Japanese PM Won't Visit Shrine
Aug. 11, 2001
TOKYO (AP) _ Prime Minister Junichiro Koizumi's closest aides said Saturday he is still considering a visit to a war memorial although Japan's Asian neighbors have tried to dissuade him.
Koizumi has repeatedly stated his desire to go to the Yasukuni shrine on Wednesday _ the anniversary of Japan's World War II surrender.
But in recent weeks he has wavered in the face of bitter protests by South Korea and China, which see Yasukuni as a monument to Japanese militarism.
The debate has become a national obsession and divided Koizumi's three-party coalition.
Liberal Democratic Party Secretary General Taku Yamasaki and former Secretary General Koichi Kato met with the prime minister Saturday evening.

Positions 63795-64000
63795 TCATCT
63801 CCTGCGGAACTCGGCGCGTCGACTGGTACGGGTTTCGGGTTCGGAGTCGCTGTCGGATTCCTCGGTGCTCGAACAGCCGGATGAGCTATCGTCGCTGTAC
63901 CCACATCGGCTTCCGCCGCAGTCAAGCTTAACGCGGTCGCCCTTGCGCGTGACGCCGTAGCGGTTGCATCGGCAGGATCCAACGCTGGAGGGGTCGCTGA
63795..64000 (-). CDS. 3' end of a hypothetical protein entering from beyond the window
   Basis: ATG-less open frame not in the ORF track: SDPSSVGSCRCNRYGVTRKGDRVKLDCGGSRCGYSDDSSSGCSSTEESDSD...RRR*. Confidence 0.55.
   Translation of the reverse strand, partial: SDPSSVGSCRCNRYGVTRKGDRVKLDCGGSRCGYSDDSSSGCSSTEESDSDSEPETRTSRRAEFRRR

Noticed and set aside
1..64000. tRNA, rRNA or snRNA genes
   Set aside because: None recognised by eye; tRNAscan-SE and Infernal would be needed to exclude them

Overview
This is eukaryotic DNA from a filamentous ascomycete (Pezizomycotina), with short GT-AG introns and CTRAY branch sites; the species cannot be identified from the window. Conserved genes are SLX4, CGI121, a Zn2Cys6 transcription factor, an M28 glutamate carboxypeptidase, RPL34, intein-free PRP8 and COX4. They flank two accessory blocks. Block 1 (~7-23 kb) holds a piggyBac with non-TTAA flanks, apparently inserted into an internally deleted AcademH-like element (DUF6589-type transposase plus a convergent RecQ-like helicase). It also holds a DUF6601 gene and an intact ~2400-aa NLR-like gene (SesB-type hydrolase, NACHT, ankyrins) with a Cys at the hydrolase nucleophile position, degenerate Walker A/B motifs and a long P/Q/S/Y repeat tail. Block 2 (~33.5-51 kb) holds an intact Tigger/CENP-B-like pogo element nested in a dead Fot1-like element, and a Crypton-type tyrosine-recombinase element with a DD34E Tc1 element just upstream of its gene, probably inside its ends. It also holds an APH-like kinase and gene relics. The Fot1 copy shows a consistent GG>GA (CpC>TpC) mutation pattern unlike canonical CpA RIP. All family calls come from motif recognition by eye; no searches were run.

``Mr. Kato and I told the prime minister that it would be necessary to find ways make a 'soft-landing' to avoid too much confusion, but the prime minister said he still had to think some more,'' Yamasaki said.
``We discussed it very thoroughly, `` Kato said. ``He was having difficulty making up his mind.''
Yamasaki and Kato urged Koizumi to worship at Yasukuni before Wednesday to avoid a diplomatic dispute, Kyodo News agency said, citing government and party officials it did not identify by name.
LDP officials were not available for comment late Saturday.
Earlier Saturday, a senior member of the LDP-led ruling coalition government said he thought Koizumi would back away from the visit to avoid infuriating Japan's Asian neighbors.
Tetsuzo Fuyushiba, secretary-general of the New Komeito Party, spoke in an interview broadcast by the Nippon Broadcasting System.
Among the 2.5 million Japanese soldiers honored at Yasukuni are executed war criminals including Prime Minister Hideki Tojo, who led Japan during World War II.